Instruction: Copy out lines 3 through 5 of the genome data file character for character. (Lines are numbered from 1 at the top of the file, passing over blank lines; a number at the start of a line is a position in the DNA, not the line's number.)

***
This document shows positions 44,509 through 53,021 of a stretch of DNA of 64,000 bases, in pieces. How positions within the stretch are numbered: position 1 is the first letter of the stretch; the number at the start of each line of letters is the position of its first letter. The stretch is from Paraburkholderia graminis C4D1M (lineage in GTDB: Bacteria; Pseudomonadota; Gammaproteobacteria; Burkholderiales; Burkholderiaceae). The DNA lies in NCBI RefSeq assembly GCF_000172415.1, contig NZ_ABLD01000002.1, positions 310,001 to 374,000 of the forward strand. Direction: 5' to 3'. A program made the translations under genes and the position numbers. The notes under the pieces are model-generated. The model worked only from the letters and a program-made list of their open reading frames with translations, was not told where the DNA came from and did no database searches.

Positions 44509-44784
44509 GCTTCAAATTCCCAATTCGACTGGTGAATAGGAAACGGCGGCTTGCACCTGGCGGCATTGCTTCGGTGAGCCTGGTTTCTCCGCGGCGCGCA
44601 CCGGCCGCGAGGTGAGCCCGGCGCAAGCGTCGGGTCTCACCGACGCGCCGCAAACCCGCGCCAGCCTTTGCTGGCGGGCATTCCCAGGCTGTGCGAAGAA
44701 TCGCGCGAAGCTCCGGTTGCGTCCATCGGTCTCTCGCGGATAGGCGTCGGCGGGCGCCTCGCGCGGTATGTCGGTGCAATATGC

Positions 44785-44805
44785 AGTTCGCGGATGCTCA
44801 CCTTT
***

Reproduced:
44509 GCTTCAAATTCCCAATTCGACTGGTGAATAGGAAACGGCGGCTTGCACCTGGCGGCATTGCTTCGGTGAGCCTGGTTTCTCCGCGGCGCGCA
44601 CCGGCCGCGAGGTGAGCCCGGCGCAAGCGTCGGGTCTCACCGACGCGCCGCAAACCCGCGCCAGCCTTTGCTGGCGGGCATTCCCAGGCTGTGCGAAGAA
44701 TCGCGCGAAGCTCCGGTTGCGTCCATCGGTCTCTCGCGGATAGGCGTCGGCGGGCGCCTCGCGCGGTATGTCGGTGCAATATGC